Our nation is still booming - despite housing shortages and many risks
Every business needs three things: people; a physical place for its people to work; and money. These three inputs - labour, land and capital - are known in the economics jargon as the 'factors of production'. Last week three big sets of figures were published on the first of these factors of production - labour.
The most business-relevant figures from the annual Population and Migration Estimates was that despite all the talk of housing shortages, there is no sign that the shortage of homes is deterring people from coming here to live and work. The numbers arriving in Ireland in the year to April of this year reached their highest level in a decade. From a low point of 40,000 people arriving in 2010, last year arrivals hit 90,000.
Continuing a pattern that is unusual in Europe, a large high proportion of those coming to live here are highly educated. Of last year's crop of incomers well over half - 50,000 - had a third-level qualification or higher.
If the brain gain continues, the brain drain has been lessened. Emigration fell to a decade-long low in the year to April.
Somewhat curiously, Ireland seems to be a more attractive place to live for foreigners than for footloose nationals.
For the latter, outflows and inflows matched almost exactly in the year to April. By contrast, and as has been the pattern for half a decade, more non-nationals arrived than either Irish people coming home or foreigners leaving.
The significant increases in overall net inward migration in recent years have offset another big change in the nation's demographics. Last year the numbers of babies born fell for an eighth consecutive year. Births are now down by a fifth from their peak in 2010. Last year more of the nation's population growth was accounted for by net migration than by what demographer's call the "natural" increase (births minus deaths).
Last week also saw the publication of the Labour Force Survey for the second quarter of this year. Given Ireland's very volatile GDP figures, the employment numbers are the single most important quarterly or monthly set of indicators on the overall state of the economy.
Just as concern about housing shortages have not halted people movement, the looming shock of a hard Brexit and the effects of Donald Trump's confidence-sapping trade spats are nowhere to be seen in the jobs data.
Employment continues to grow rapidly - almost 20,000 jobs were added in the second quarter of the year compared to the first.
Having surpassed the pre-crash employment peak in the first months of the year, another new all-time jobs count record was reached in the April-June period, at 2.25 million.
On an annual basis employment growth accelerated to a very pacey 3.4pc. EU-wide numbers are not yet available for Q2, but first quarter data shows that the rate of Irish jobs growth was running around twice the EU average. Since the turnaround in 2012, Ireland has grown employment by 17.5pc, three time the bloc's average and higher than all but a few mostly micro-states - Malta and Luxembourg top the league by a distance.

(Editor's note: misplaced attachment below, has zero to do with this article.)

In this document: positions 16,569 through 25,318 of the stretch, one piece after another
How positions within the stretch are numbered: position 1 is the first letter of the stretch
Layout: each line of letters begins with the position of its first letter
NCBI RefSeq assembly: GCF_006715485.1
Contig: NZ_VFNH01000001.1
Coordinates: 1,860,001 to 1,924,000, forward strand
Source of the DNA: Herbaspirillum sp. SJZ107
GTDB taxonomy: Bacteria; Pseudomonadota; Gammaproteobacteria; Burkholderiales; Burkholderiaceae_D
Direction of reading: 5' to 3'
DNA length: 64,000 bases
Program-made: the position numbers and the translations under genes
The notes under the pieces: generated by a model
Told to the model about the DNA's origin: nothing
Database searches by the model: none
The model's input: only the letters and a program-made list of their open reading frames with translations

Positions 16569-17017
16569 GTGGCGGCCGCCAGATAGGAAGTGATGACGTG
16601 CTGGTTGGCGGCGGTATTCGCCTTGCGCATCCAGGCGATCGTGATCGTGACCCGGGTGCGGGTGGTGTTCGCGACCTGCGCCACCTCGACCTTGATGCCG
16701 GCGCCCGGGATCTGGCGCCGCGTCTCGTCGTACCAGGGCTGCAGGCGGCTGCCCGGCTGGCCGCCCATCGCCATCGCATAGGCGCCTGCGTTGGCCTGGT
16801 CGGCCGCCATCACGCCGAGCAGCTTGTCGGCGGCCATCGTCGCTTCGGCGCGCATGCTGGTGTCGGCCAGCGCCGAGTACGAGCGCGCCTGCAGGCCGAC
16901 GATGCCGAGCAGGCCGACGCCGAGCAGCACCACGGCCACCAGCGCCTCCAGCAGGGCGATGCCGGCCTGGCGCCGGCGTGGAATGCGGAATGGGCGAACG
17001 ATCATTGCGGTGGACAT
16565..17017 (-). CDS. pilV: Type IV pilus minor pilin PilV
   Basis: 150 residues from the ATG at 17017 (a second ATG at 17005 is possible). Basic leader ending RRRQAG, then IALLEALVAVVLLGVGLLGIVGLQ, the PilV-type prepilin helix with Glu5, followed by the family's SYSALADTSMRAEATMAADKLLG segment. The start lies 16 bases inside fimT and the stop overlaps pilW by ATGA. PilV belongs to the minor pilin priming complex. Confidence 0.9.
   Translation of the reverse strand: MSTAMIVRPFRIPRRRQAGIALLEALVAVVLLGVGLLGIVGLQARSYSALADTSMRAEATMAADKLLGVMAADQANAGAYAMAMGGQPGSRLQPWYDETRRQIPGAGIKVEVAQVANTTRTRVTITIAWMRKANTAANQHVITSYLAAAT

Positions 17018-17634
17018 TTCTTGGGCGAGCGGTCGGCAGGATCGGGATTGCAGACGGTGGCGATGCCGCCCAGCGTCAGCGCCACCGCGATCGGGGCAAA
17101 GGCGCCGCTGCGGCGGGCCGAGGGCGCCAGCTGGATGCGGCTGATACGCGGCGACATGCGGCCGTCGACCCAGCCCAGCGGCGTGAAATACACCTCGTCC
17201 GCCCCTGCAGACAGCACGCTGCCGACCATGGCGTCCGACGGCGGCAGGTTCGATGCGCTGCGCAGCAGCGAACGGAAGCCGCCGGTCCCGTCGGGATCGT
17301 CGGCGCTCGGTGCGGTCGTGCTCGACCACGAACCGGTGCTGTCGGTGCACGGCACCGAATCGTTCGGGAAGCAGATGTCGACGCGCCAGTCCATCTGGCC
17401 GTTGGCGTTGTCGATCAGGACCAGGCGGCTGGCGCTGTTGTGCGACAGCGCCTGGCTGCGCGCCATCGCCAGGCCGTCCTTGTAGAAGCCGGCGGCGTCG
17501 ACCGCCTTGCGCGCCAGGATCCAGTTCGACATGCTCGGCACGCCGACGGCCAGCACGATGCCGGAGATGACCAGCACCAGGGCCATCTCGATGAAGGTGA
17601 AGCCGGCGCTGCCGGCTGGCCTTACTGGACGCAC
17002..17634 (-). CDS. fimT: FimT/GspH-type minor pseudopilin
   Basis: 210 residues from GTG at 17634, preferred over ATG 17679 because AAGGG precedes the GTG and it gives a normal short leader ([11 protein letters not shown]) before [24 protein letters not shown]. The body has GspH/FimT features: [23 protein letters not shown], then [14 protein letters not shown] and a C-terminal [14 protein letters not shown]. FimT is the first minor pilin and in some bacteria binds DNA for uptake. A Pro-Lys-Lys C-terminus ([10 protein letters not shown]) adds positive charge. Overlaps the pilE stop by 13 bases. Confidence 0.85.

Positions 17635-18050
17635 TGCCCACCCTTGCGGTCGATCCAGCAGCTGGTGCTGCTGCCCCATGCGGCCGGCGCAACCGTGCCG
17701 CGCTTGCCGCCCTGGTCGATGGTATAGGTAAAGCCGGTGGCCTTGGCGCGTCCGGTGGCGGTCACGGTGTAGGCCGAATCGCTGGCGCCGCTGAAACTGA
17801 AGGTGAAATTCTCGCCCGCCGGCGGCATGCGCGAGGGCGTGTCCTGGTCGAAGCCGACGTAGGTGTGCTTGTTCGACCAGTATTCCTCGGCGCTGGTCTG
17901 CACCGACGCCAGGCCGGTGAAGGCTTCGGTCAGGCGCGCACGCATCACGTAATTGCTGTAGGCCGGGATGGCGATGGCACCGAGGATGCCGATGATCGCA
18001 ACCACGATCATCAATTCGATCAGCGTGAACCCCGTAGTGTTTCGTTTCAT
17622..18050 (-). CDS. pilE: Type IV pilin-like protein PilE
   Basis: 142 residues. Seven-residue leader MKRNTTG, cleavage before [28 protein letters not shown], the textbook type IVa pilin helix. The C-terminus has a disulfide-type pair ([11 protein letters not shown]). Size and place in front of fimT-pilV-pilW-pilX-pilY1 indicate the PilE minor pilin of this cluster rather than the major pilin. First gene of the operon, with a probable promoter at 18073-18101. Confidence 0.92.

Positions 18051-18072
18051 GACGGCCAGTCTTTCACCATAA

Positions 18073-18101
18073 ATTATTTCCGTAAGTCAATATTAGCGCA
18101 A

In absolute numbers terms almost 400,000 net jobs have been added since the economy turned around six years ago. Of those, the construction sector was the single biggest contributor, with a net increase of over 62,000. Despite this surge, overall employment in the sector remains at almost half its pre-crisis peak, and there is plenty of scope for more growth as the residential side of the industry is still in the early stages of recovery.
The second biggest source of employment growth since 2012 has been the booming hospitality sector. With a gain of over 50,000 net jobs, it now employs more people than ever before.
This is just the latest sign that the VAT break the sector received in distant 2011 has achieved its objective. If the Government is unable to stand up to the industry's lobbying in the forthcoming budget it never will.
The third-biggest source of additional jobs during the recovery has been among the "professional, scientific and technical" category. As of the second quarter, this grouping accounted for in excess of 140,000 workers, up more than a quarter over six years. A final point worth making about the quarterly Labour Force Survey is that it provides further evidence that the housing shortages is not having any significant dampening effect on growth.
It is well known that the housing problem is very much centred on the capital, where rents are sky-high and property prices have been rising at double-digit rates.
Despite this, Dublin's labour force and numbers at work grew at annual rates of 5.4pc and 7pc respectively in Q2 2018. These are blistering rates and wherever the additional people are going after their day's toil, they are finding somewhere to rest their work-weary bones.
The third big data release from the state's statisticians last week was pay figures. As the chart illustrates, they showed that earnings growth continued to power ahead in the second quarter.
Both of the main measures - average hourly and weekly earnings - rose on an annual basis of around 2.5pc, rates that have been enjoyed by workers now for the past year. Although some employers may find this problematic, they can take succour in the fact wage growth is not accelerating out of control. That should also calm the concerns of the worry warts who have been banging on about overheating.
With consumer price inflation as dead as a dodo and plenty of people still to be lured into the labour market (the share of adults working is still well below a decade ago) the focus should be on downside risks to the economy, not upside risks. Enjoy the upswing while it lasts.
Sunday Indo Business